Then it was back again to the Para Dressage. Ashley was pleased with Andrea's warm-up. There is a huge skill in warming a horse up so it is doing correct dressage, but is able to be ridden correctly by a rider with specific disabilities.

Off to the competition ring for a super ride.

Early start tomorrow on the last day of competition. I will be watching the Show Jumping finals on the FEI channel on my computer in my hotel room, and cheering for the Canadian Eric Lamaze.

Friday, October 8, 2010

Fun to be at WEG

The police thought they were being helpful when they put metres of this plastic 'crime scene' tape around the road crossing area where the Para horses had to pass before entering the indoor competition arena. I stayed with Sally a few years ago when she was living in Singapore. Lots of fun. She is a steward and nearly got arrested as she took down the tape as it was blowing in the wind and frightening the Grade 1A horses.

The policeman came up to her and told her it was 'a Federal offense to move the tape'. She replied that it was dangerous and could not be used. He just repeated that it was illegal to move it. She won and the tape stay down!

We finished early today and some of us stayed to watch the Show Jumping. The top 30 horses from the previous three days of competition jumped in two rounds. The top 4 riders ride their own and each others horses in the finals tomorow night. It is a unique format for World Championships. The riders are Philippe Le Jeune (Belgium), Rodrigo Pessoa (Brazil), Eric Lamaze (Canada) and the 28 year old Abdullah Al Sharbatly from Saudi Arabia. The Saudi's are also staying at the Marriott hotel so I hope I can get to sleep before the partying gets too noisy!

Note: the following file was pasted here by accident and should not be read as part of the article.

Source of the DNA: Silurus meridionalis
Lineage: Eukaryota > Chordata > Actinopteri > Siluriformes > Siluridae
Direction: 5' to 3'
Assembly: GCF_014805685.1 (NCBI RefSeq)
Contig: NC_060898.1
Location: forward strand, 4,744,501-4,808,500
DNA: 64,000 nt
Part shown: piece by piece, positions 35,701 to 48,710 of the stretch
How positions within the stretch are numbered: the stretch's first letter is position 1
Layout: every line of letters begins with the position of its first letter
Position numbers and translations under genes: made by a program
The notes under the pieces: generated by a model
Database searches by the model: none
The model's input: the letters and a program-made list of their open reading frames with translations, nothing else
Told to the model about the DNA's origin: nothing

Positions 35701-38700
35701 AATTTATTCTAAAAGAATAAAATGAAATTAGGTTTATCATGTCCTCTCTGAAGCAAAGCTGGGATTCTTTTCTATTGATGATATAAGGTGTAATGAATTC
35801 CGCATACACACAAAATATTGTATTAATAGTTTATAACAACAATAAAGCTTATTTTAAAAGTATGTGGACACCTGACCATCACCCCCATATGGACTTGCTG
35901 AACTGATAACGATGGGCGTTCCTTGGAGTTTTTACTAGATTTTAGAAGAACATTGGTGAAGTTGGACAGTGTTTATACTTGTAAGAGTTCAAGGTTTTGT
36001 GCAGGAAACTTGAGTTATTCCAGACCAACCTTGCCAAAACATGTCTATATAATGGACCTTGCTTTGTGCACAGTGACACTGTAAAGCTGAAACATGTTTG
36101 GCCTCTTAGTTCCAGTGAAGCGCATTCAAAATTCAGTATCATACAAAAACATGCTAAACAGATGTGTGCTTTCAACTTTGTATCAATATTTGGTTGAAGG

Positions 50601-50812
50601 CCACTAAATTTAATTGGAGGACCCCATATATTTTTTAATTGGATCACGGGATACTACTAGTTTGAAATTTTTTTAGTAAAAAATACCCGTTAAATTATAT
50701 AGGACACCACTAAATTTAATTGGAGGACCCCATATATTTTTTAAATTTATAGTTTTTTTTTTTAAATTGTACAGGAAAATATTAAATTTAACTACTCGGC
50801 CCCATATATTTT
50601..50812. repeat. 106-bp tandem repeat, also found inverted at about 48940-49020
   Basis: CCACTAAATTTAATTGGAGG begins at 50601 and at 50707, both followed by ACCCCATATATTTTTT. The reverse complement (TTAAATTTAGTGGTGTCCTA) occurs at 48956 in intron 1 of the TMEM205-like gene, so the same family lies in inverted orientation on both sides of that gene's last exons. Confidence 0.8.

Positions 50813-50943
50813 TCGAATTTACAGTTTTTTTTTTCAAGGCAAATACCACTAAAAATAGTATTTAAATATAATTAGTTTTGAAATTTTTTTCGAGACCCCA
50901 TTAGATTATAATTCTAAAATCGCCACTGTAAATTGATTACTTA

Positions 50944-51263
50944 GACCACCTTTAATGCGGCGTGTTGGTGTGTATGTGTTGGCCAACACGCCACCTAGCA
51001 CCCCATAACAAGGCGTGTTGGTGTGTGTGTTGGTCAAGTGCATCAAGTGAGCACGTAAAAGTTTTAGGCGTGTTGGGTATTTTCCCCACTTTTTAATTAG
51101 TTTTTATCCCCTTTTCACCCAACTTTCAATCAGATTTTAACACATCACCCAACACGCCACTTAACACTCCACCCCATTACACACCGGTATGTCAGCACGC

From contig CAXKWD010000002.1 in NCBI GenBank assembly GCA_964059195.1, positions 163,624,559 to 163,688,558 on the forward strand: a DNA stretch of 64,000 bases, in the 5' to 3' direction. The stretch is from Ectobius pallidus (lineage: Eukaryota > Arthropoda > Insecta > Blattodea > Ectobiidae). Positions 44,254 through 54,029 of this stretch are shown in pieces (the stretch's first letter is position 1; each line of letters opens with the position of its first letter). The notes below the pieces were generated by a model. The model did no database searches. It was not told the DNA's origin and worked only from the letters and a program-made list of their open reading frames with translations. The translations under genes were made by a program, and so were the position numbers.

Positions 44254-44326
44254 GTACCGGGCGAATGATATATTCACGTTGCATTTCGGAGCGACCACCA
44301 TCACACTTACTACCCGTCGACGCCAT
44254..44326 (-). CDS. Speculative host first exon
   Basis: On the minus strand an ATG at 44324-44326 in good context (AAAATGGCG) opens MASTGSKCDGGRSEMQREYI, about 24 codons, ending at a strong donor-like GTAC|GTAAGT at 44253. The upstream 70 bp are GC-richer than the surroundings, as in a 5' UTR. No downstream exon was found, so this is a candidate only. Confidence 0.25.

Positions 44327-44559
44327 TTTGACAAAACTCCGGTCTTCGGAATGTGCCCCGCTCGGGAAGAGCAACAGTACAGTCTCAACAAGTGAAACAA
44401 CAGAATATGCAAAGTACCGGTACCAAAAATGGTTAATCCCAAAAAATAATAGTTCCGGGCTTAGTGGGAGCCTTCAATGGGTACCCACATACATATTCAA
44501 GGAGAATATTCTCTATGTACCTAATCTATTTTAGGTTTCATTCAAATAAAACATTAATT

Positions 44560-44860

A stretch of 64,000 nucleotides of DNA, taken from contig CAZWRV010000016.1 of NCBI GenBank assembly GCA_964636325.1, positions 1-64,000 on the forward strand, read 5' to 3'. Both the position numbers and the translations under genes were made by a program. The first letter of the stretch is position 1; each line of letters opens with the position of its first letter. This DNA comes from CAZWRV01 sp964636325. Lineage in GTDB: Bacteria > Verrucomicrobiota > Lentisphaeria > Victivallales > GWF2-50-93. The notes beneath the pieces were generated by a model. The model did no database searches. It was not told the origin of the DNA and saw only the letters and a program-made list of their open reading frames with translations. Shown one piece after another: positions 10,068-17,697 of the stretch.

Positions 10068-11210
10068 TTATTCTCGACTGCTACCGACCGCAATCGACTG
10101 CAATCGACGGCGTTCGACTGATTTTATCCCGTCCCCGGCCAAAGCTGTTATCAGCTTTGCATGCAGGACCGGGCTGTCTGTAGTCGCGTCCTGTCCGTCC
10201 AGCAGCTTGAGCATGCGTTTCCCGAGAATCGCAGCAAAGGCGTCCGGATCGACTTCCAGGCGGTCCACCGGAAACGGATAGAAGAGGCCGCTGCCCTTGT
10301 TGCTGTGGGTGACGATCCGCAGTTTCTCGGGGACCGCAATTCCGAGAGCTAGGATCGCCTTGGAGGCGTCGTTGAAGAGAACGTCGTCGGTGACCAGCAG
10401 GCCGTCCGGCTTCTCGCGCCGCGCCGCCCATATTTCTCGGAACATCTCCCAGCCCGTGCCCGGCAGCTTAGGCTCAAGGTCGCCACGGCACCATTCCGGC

Between the two rounds we stayed in our seats as we were in the Riders stand and did not want to lose our places. Watching the course being changed and 'dressed' was most entertaining. So much micro-management!

When the gates were opened for the course walk for the second round we could not believe the number of people who surged through the gate.

All these people for 25 competitors. Nobody paid any attention to the announcement asking non-competitors to leave. I do not know how the riders could work out their exact lines.

Modern courses at major competitions look spectacular. So much attention to detail.

In the first round the setting sun was a bit of a problem to some of the horses. The second round was under lights. The camera flashes did not seem to upset the horses. The audience paid no attention to the commentator requesting flashes be switched off.